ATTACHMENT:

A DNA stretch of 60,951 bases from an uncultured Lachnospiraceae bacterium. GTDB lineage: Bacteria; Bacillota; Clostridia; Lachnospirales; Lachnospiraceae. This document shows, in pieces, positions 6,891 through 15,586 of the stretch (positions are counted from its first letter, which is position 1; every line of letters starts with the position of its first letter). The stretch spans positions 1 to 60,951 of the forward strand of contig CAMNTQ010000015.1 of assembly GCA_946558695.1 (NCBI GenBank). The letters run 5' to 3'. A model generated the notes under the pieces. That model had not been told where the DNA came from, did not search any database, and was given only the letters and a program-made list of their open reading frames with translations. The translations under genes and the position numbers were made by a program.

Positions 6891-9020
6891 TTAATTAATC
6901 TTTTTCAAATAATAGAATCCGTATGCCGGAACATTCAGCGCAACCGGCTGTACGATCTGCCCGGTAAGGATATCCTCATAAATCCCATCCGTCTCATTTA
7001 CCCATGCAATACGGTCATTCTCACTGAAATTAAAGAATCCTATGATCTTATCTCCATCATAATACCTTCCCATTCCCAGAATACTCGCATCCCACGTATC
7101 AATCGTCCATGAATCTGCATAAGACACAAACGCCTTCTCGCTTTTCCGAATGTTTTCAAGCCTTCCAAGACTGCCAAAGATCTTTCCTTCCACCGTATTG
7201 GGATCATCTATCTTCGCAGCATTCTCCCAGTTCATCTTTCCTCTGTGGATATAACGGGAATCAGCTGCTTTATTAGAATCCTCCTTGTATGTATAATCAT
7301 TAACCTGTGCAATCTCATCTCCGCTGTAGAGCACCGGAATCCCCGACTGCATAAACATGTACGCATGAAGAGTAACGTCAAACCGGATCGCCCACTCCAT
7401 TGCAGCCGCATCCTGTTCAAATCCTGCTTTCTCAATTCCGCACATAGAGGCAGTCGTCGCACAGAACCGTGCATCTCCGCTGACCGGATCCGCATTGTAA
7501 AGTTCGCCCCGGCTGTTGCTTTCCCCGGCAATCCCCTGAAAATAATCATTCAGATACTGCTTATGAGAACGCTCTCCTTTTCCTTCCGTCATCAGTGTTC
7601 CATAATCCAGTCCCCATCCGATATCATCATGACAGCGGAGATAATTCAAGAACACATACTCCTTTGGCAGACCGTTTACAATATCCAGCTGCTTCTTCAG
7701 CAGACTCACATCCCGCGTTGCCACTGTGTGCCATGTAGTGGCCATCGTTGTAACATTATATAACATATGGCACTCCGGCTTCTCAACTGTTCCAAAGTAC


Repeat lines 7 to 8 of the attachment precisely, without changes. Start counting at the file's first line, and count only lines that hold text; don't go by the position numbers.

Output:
7201 GGATCATCTATCTTCGCAGCATTCTCCCAGTTCATCTTTCCTCTGTGGATATAACGGGAATCAGCTGCTTTATTAGAATCCTCCTTGTATGTATAATCAT
7301 TAACCTGTGCAATCTCATCTCCGCTGTAGAGCACCGGAATCCCCGACTGCATAAACATGTACGCATGAAGAGTAACGTCAAACCGGATCGCCCACTCCAT